I (Joseph) am in Tokyo at the moment, (so is Barack Obama, but there is no connection in our travel schedules). He is trying to stabilise the region, I am training an NLP course. I love to visit Japan and right now, the thirteen and a quarter million people who live in Tokyo are enjoying the spring sunshine, although the fabled cherry blossom has faded. It blooms in early spring. I was sorry to miss it, I arrived about a week too late. Tokyo it is a vibrant, exciting city, full of light, sound and busy people. It is also a very green city, full of plants and trees and parks, almost as green as London. It is pleasant to wander around the parks, eat the food, and particularly to go to the technology shops, where you can buy just about anything you could ever imagine in the realm of technology, and many other things you never thought existed.
I am here training NLP and talking about map and territory, language and thought and the idea of being curious instead of thinking you know the answer. This last is a NLP frame, and it also very much a coaching frame. A coach needs to be curious about their client and not assume they know the client’s world. The moment they think they know, they have lost the connection with the client and are unlikely to help them. Every client is different, and a coach needs to approach them without assumptions. A coach needs beginner’s mind – another Japanese concept. As a Zen master Shunryu Suzuki, said: ‘In the beginner’s mind there are many possibilities, in the expert’s mind there are few.’ He said it about Zen practice but it applies to coaching too. In Japanese beginner’s mind is written:
Translated literally this means ‘to start the mind, (or heart)’ Beginner’s mind is a skill. It comes with the realisation you can never really know the client, so it makes you humble, the client is the expert in their world. As you gain in skill, beginner’s mind is harder to achieve, and the better you get, the more important it is and the more difficult it becomes to keep. Every client is different, and we have to give up our assumptions about our client to be able to see, so we can help them. We do not know what is best for them. When we approach the client with beginner’s mind, we will not ask leading or loaded questions, but give the client space to reveal their thoughts.
Loaded and leading questions are risky in coaching, and sometimes coaches ask them without realising. Some years ago I was supervising a coach where their client was describing how he wanted to be more assertive, but thought that if he did, he would lose friends. We could call this a limiting belief – simply stated – being more assertive equals losing friends. Of course, this depends completely on what the client means by ‘assertive’ and how they plan to be assertive. ‘Assertiveness’ to the client clearly had a particular meaning. However the coach assumed they knew what the client meant by ‘assertive’, and also accepted the client’s assumption that being assertive would lose them friends. They asked, ‘So what can you do to stop losing friends when you are assertive?’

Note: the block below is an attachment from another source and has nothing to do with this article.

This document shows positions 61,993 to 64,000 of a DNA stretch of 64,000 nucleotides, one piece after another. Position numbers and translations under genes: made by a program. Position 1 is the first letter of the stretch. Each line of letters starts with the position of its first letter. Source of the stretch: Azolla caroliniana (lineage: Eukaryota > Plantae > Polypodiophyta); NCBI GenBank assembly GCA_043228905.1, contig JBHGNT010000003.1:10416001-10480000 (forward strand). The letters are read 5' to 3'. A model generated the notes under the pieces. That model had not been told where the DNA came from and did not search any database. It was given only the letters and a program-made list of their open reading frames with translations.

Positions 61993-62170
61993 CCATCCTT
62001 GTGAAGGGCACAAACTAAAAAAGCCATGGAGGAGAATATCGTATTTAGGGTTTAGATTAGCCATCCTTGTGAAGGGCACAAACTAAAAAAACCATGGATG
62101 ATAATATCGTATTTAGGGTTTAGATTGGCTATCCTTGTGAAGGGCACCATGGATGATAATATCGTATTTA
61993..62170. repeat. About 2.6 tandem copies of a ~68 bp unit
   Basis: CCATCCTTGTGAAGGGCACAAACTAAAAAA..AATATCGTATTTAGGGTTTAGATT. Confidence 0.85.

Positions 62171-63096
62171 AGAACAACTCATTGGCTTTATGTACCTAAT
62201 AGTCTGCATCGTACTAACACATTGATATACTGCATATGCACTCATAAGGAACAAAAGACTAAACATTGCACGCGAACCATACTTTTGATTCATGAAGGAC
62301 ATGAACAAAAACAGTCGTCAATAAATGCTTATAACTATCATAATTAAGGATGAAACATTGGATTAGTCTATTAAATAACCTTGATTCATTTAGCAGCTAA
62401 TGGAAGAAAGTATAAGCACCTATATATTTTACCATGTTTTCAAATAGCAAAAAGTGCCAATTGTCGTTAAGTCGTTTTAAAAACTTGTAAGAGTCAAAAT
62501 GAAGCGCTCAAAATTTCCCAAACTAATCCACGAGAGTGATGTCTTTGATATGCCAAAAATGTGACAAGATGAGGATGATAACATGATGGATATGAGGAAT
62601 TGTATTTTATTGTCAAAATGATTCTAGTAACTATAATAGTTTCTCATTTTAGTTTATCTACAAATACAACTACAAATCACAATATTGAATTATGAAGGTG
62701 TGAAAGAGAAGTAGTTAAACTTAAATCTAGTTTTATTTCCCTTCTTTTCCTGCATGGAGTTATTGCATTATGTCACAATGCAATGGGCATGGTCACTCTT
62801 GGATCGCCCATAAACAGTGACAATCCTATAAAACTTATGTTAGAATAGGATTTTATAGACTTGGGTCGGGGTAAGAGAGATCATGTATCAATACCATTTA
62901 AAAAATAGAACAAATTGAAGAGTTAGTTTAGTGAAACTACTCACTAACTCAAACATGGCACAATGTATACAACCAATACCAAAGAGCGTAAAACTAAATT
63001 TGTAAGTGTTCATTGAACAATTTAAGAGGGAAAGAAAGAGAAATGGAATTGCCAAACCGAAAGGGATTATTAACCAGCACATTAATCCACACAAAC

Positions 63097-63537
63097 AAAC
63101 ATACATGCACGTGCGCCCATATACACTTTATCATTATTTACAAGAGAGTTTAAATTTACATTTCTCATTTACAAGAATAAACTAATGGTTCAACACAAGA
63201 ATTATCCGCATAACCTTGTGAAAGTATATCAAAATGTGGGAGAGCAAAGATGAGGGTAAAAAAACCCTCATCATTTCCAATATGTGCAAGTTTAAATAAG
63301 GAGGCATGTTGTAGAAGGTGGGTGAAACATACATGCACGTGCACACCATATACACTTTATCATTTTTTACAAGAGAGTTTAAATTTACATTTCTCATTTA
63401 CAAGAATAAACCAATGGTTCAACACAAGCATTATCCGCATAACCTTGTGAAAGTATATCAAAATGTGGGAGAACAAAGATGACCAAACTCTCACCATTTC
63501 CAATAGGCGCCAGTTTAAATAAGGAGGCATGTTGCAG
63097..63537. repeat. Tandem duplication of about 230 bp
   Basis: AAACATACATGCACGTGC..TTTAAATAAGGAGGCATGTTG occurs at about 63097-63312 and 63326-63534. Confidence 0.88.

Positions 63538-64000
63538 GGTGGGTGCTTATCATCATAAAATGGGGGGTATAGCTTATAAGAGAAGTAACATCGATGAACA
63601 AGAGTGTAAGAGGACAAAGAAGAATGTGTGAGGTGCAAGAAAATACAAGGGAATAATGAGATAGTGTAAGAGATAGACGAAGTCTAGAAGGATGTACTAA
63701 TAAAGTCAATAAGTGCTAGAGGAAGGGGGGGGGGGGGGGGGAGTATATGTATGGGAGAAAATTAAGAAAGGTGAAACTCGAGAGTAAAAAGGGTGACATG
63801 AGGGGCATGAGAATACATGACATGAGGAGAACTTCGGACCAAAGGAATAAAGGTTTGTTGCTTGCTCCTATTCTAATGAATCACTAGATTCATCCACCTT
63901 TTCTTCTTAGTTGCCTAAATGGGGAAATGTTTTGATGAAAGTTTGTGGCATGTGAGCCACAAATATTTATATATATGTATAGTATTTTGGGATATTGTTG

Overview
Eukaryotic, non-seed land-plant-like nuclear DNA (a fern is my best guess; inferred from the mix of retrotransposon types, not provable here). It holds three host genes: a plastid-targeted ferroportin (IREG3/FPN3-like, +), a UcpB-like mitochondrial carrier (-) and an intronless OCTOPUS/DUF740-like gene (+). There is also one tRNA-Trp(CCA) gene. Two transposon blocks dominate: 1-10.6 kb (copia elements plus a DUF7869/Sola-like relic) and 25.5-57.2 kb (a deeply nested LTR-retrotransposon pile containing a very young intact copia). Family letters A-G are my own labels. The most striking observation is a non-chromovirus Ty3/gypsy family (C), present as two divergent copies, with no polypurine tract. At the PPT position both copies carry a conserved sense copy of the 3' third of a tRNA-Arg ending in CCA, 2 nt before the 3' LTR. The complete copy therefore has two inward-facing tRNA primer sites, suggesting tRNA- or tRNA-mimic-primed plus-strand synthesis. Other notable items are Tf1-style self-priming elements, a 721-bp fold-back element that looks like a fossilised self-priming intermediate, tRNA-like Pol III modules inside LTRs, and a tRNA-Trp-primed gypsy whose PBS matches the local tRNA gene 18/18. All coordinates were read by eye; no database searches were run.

This question did not go anywhere useful. It confirmed the client’s limiting belief that being assertive would lose them friends. The clients shoulders slumped, and I intervened to question the coach’s question and put the session back on track.
When we make assumptions and have expectations, it is very easy to judge people as wrong when they do not meet them. This is particularly so when you are in a different culture. Culture is a set of expectations that the people take for granted, so coming from another culture, you are bound to have your expectations challenged. Then it is all too easy to jump to a judgement that the way they do things is wrong or bad. It is just different, and that is great, life would be very boring if people were all the same. I was walking home today and there was an official notice painted on the pavement: ‘Smoking in the street is prohibited’. I have never seen this anywhere else. Different. (But welcome).
There is a picture of mount Fuji at the top of this newsletter, it is the iconic image for Japan, a sacred mountain, and it is very beautiful, one of the most symmetrical volcanoes in the world. I also learned it is the highest single mountain in the world at just over three thousand seven hundred metres. before you think, ‘Wait, isn’t that Mount Everest?’ Other mountains (such as Mount Everest), may be higher, but they are part of a mountain range, they are not solitary mountains like Mount Fuji. Mount Everest is deep in the Himalayas. I wanted to go and visit Mount Fuji, but it is too far from Tokyo and I did not have time in my schedule. So I did the next best thing and went to a museum in the centre of Tokyo which had a exhibition of paintings of mount Fuji and also an exhibition of paintings of cherry blossom. The map may not the territory, but it’s better than no territory.